The Power of Kelsey Dresser

Death of MFT student doesn’t deter from the impact she will continue to have on students, faculty

By Matthew C. Stevens

Kesley Dresser Facebook photo

Kelsey Dresser, in the photo she used on her Facebook page.

By all accounts, first-year graduate student Kelsey Dresser was a “genuine and caring person,” which is no faint praise coming from students and faculty members from USC Rossier’s Marriage and Family Therapy program.

Genuineness is a frequent topic in class discussions, where aspiring therapists strive to be authentic. Through role-playing, they learn to practice the art of being genuine.

Kelsey had the drill down from the beginning.

“I can’t tell you enough how genuine she was,” says Kelsey’s friend and fellow student Patrice Kane. “She had a way of putting you at ease, even when she was overwhelmed. She went out of her way to make other people feel better. She was going to be an incredible therapist.” 

Kelsey was killed in a car accident in December, just as the fall semester drew to a close.

“We grieve for the loss of our talented student,” said Dean Karen Symms Gallagher in a message to the Rossier community, “and our thoughts are with her family during this difficult time. Rossier’s MFT program is a very tightknit community, and Kelsey was a beloved member of her cohort.”

Kelsey’s memorial takes place Saturday, Jan. 30, at 12:30 pm at the Solana Beach Presbyterian Church.

Kelsey was born in Billings, Montana, in 1992 and grew up in Connecticut and San Diego County, Calif. She studied psychology at the University of California, Santa Barbara, where she graduated in 2014. While at UCSB she was the campus liaison for Active Minds—a nonprofit organization that raises mental health awareness among college students. She also served as a research assistant in an autism center.

Fellow USC Rossier student Erin Mueth also attended UCSB, where she recalls working with Kelsey as a research assistant on a project called “The Power of Play,” which uses experimental play to teach kids better social skills.

The pair would lose themselves two to three times a week on the playground at neighboring Isla Vista Elementary School.

“We would play soccer with the students while singing to pop songs from a boom box,” recalls Erin. “Kelsey was a genuinely compassionate, kind and caring person, and she would really get involved with whatever game she was playing.”

Kelsey surprised her fellow students by declaring senior citizens as her target therapy population for her future private practice. Other graduate students might have shied away from an older population that frequently dealt with aging, illness and death. Not Kelsey. Perhaps she found common ground in her experiences with a series of health issues of her own, but the answer was less profound than that. She simply liked hanging out with older people. In high school, her volunteer gigs included playing bingo and swapping stories with people old enough to be her great grandparents.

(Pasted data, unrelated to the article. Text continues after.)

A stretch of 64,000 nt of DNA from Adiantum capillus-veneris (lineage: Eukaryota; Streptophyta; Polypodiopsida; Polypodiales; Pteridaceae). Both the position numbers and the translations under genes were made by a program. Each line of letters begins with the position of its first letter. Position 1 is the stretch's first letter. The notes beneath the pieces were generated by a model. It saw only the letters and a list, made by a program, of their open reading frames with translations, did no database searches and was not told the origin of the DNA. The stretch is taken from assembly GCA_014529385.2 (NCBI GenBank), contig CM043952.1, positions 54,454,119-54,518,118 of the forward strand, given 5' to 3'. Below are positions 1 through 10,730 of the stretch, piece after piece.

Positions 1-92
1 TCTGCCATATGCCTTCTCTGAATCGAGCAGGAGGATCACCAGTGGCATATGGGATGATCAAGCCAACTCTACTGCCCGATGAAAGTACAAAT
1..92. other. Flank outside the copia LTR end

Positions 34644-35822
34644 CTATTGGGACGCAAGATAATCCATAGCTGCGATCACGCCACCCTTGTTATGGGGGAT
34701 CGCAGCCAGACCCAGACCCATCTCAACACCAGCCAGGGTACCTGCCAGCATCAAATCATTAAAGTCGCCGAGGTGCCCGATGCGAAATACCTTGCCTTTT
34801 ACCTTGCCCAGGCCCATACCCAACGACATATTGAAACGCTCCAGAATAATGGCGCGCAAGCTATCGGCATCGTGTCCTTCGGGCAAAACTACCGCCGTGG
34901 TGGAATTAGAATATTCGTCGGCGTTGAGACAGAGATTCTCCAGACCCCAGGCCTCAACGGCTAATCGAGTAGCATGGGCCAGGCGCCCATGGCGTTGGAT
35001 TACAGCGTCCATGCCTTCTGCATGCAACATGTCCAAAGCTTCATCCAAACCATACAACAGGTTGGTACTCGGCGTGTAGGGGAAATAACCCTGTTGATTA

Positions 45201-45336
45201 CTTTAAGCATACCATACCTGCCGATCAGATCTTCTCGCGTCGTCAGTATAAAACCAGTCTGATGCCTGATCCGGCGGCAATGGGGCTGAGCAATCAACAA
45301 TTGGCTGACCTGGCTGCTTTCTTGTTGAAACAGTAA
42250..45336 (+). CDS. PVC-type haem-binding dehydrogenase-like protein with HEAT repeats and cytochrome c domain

Professor Greg Henderson recalls a moment when one of his students playfully called Kelsey an “old soul.” The class was talking about personality traits, specifically the differences between introversion and extroversion. Although fellow students like Patrice knew about Kelsey’s “wicked sense of humor,” others saw a reserved and deliberate student who might hold back in larger group settings.

As the class discussed ways to nurture and encourage introverted students, Henderson took note of the way Kelsey was tracking the conversation.

“Kelsey was happy to let others speak first, and thus didn’t often speak in class,” he said. “However, her engagement with the material was always apparent, and when she did speak up, her comments were insightful, intelligent and quite often served to deepen the level of discussion in a way that belied her age.”

Professor Sandra Smith has similar impressions of Kelsey from her “Theories of Counseling” class, where students role-play from various theoretical orientations.

“During her own role-plays and feedback sessions,” said Smith, “Kelsey was forthright and honest and painstakingly sensitive in providing feedback to her fellow students. She seemed quiet and introspective, and ever so conscientious. When she talked, people listened. Kelsey was, in my opinion, headed toward becoming one hell of a good therapist.”

But Smith has another memory of Kelsey that stands out—of a young and vibrant 23-year-old after an afternoon on the town with Patrice, Erin and a group of other students celebrating Patrice’s birthday in September.

“This is how I will always picture Kelsey Dresser in my mind’s eye—beautiful, smiling, happy—and surrounded by friends.”

 

For more on Kelsey, you can view the obituary that appeared in the San Diego Union Tribune.